The same about "ps3 owners", "must have title", and "may be known as a classic to some". Keeping in mind that I'm overly critical here ;) - we're not IGN. We don't put our opinion out there as if the conclusion we've reached is so interesting that there is no reason to explain the reasoning behind it. We don't have much interest in adjusting reviews to fit with what we believe is the average opinion about the game either. "Many people seem to think that".. is probably the worst sentence I think I can read in any review. Because it's only used as a way to legitimize an opinion without really explaining the source of it. And this review only narrowly avoids that.

But other than that, not a bad review (and I am interested in Suskie's opinion on it's own, btw :p).

And you can of course decide on your own whether I'm just sour because my favourite game was not singled out as the work of art it is, and grouped together with other mediocre titles ;). Or whether it would be the same with any review that doesn't explain the reasoning behind an initial flat comparison. (That's your karma moment right there :p)


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Author: Suskie
Posted: January 18, 2010 (10:24 PM)
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Thanks for the comments and concerns, Fleinn. I actually do understand where you're coming from, i.e. using too many comparisons as a sort of reviewing crutch. On the other hand, though, if a game is composed entirely of elements ripped from other current games, I'm not going to treat readers as if they're unfamiliar with them. Anyone who's remotely in tune with the modern gaming scene will already recognizing everything that's here.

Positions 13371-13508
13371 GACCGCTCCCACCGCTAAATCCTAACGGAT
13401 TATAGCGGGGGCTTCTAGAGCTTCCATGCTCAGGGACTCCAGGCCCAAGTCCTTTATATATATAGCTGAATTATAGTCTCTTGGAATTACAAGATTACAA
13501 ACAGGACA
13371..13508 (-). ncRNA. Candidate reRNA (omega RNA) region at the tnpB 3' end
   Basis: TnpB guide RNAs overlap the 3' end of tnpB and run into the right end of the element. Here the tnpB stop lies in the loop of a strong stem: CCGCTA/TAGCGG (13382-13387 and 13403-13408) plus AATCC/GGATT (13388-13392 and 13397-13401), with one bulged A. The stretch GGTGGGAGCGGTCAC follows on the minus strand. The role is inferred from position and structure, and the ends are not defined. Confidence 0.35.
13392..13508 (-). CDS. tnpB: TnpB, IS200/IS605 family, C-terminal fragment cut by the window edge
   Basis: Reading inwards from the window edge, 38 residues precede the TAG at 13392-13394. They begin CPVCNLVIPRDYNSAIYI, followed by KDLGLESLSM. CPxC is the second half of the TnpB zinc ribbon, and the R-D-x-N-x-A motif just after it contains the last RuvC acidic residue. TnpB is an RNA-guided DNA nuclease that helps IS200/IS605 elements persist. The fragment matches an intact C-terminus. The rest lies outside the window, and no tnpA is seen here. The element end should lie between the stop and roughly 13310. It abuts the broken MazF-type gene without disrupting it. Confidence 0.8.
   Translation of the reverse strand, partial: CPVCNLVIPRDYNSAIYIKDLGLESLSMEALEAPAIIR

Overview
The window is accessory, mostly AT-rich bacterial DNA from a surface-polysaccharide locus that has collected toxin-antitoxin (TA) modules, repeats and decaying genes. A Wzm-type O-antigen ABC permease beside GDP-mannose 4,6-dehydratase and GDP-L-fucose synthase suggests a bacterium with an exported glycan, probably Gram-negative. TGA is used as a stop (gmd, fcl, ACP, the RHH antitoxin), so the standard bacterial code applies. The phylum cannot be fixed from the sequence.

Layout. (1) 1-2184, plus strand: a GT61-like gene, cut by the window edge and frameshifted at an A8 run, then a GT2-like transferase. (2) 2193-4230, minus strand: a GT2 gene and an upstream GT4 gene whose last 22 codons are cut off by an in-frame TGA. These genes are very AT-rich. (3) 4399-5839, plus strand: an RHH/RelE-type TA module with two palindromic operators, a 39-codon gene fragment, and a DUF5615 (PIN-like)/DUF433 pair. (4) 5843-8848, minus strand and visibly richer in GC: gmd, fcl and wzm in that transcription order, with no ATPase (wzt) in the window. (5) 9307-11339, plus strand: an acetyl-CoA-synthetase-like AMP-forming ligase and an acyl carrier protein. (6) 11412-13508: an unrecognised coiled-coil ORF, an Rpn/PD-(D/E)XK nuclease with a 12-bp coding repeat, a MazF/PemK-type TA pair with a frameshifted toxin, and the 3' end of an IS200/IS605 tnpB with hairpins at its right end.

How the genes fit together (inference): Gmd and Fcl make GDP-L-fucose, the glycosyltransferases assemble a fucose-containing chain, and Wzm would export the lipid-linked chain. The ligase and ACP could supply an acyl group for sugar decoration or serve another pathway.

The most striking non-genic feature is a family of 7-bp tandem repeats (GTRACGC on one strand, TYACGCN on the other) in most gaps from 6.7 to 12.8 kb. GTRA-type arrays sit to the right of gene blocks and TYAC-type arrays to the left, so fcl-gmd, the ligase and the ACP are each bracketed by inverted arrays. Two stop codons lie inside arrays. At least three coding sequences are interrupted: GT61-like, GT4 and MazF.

Whether or not I settled in any sort of middle ground between the two extremes is up to the readers, I suppose. I can simply do what I feel works and hope that it does work.

Also, consider Zig's posts copied and pasted here. He pretty much said what I was prepared to say. Thanks to everyone else for the feedback.


You exist because we allow it. And you will end because we demand it.


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Author: Masters (Mod)
Posted: January 19, 2010 (09:47 AM)
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You got feedback for your Uncharted 2 review as well.


I don't have to prove I'm refined - that's what makes me refined!


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Author: fleinn
Posted: January 20, 2010 (05:35 AM)
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"Whether or not I settled in any sort of middle ground between the two extremes is up to the readers, I suppose. I can simply do what I feel works and hope that it does work."
:) well, I'm an extremist about this kind of thing, I won't deny that. Hate films that are reviewed by people who can't stop about pointing out they've seen too much film (even if I get the references).

And I agree it's difficult, because you don't want to review the game in a vacuum either. But it's risky requiring the reader to know a lot about games to really understand the comparisons.

A.. trick that works when reviewing films is using some other title just to set the stage. You list it's "cinematic qualities" or memorable moments and interplay between the characters, or something like that. And then give a blank reader some insight to the impression you have about the setting, and someone who gets the references maybe a different or familiar perspective of a movie they've already seen. I mean, it could be as simple as nodding in parkour gameplay, like you do, and then doing a comparison about how the parkour play works.. if there are any differences or even something... like how the different setups made you feel when jumping around.

But people won't necessarily get that you're referring to the "trekking around the city" gameplay that you have in games like these. So making a good description of what it is might be necessary either way, so the comparisons are clearer - and your impressions of the game comes out better as well.